Most Active Stories
- Teaching students how to switch between Black English and Standard English can help them get ahead
- Muskegon Heights schools were in trouble. Then the district made history. Twice.
- Detroit kids go to camp to do things they can't do in the city
- The Boggs School's message to kids is, 'I'm so glad you're here'
- How does Michigan stack up when it comes to child well-being? Are you sure you want to know?
Tue September 24, 2013
Social class, curriculum and Jean Anyon
I'm a little late to the game. I only just heard of Jean Anyon a week ago. She's a leading researcher and education professor, and her study, "Social Class and School Knowledge" is a staple for education majors around the country. In fact, it was a U of M School of Education professor who suggested I read Anyon's study.
A little about the study. In the late 1970s, Anyon spent a considerable amount of time in 2nd and 5th grade classrooms in five schools in New Jersey. She chose the schools based on social class: two working-class schools, one middle-class school, one affluent professional school, and one executive elite school. In each school, she documented what the students learned and how the curriculum differed among the schools. Through her research, she argues that schools teach a kind of hidden curriculum, one in which schoolwork is tailored to students' social class.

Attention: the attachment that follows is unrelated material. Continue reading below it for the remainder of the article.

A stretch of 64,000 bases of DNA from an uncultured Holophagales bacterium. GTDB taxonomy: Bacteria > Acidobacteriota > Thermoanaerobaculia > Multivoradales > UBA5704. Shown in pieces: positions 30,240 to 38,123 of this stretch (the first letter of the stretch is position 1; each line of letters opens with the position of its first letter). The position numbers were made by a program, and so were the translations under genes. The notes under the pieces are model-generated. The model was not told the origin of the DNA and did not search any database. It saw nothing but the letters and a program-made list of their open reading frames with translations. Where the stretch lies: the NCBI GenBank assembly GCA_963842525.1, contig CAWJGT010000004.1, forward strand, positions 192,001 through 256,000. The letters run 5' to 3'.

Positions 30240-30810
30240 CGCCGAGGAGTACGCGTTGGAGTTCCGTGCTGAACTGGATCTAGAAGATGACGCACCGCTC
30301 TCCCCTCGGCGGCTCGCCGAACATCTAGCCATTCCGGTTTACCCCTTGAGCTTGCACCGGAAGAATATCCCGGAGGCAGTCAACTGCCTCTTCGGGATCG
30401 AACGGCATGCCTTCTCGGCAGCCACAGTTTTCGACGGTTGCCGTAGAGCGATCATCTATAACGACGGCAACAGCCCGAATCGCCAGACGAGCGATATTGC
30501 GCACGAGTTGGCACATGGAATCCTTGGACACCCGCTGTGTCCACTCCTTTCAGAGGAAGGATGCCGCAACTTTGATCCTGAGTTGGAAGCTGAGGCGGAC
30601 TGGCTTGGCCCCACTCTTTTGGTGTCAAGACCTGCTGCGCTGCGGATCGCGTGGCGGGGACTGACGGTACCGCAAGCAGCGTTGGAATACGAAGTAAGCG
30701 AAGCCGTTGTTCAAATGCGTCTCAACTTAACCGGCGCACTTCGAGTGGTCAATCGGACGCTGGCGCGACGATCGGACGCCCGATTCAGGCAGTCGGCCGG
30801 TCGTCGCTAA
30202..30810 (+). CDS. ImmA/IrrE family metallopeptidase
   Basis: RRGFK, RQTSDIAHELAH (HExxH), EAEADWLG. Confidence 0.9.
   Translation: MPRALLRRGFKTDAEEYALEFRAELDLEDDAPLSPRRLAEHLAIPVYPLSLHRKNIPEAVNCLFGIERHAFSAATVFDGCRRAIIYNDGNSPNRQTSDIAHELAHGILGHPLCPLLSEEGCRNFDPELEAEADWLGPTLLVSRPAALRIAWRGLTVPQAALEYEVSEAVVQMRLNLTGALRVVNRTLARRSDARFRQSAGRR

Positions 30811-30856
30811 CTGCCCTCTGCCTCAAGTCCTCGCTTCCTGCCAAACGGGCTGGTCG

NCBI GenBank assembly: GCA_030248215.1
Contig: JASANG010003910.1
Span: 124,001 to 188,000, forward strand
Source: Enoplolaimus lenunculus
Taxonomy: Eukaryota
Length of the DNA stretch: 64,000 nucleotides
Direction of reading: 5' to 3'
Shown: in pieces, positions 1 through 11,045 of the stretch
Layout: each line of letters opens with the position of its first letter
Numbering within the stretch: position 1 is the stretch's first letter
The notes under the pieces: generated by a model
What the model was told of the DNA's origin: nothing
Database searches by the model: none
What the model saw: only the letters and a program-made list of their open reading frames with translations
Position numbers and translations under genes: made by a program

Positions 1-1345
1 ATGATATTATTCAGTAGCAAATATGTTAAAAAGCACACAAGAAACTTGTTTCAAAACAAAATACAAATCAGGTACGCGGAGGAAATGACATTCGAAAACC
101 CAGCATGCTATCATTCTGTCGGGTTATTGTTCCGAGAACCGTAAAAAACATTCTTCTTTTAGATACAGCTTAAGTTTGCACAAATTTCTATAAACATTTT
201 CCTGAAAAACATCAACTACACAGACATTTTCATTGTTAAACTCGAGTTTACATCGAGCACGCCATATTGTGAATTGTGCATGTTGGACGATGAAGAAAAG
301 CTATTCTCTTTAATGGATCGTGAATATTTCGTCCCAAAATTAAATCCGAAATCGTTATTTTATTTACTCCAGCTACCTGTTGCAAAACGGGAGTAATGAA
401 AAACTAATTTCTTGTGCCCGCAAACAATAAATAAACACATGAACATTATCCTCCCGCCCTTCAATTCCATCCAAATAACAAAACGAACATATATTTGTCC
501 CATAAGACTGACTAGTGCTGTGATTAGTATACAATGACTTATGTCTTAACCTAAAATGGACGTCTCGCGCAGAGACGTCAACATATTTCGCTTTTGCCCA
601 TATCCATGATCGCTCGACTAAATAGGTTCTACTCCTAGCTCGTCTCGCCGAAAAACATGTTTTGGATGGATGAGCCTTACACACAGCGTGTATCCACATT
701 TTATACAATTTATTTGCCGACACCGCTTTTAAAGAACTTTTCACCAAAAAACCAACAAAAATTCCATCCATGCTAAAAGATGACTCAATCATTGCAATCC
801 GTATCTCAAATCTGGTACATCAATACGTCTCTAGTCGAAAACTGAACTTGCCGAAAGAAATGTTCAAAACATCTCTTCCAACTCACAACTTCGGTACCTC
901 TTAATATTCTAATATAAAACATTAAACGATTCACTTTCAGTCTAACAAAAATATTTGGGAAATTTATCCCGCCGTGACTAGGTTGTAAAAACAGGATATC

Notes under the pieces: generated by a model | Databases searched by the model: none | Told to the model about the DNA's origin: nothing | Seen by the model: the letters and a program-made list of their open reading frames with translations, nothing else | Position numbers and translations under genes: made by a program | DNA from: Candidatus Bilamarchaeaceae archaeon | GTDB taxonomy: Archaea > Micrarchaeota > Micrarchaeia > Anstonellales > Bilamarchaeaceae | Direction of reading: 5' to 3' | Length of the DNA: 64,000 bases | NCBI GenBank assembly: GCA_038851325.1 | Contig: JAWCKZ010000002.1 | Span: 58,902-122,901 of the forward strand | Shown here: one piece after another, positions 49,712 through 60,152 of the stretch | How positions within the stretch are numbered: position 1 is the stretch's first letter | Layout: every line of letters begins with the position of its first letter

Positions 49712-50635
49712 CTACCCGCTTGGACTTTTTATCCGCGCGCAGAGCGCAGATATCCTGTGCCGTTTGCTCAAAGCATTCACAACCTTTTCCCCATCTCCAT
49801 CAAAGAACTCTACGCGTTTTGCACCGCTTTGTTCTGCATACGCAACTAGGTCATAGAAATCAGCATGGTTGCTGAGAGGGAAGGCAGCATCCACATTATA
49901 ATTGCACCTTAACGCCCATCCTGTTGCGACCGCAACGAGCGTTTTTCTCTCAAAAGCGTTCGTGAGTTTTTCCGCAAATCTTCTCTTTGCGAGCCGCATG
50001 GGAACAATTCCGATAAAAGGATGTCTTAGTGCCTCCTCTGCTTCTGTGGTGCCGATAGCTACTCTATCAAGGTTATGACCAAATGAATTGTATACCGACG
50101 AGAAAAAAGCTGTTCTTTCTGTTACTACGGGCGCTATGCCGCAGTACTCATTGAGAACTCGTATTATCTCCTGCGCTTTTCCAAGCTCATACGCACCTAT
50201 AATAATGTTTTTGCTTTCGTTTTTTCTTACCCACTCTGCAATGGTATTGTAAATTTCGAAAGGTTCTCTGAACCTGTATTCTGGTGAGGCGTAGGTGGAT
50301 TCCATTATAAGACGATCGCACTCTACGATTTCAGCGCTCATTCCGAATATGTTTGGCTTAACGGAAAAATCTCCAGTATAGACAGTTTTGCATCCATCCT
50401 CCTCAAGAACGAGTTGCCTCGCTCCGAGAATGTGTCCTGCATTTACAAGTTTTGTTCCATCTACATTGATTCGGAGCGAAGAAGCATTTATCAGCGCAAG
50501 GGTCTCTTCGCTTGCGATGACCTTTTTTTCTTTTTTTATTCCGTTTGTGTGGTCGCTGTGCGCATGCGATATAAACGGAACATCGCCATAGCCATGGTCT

The study piqued my interest immediately because I'm currently working on a State of Opportunity documentary about school comparisons. By the time I had finished reading her study, which I had printed out, I had a dozen or so questions scrawled in the margin. I hurried over to my laptop and immediately Googled Anyon's name to see if I could score an interview with her. My heart sank when I read that Jean Anyon passed away just over two weeks ago. I would have loved to hear what she had to say about my findings in classrooms here in Michigan.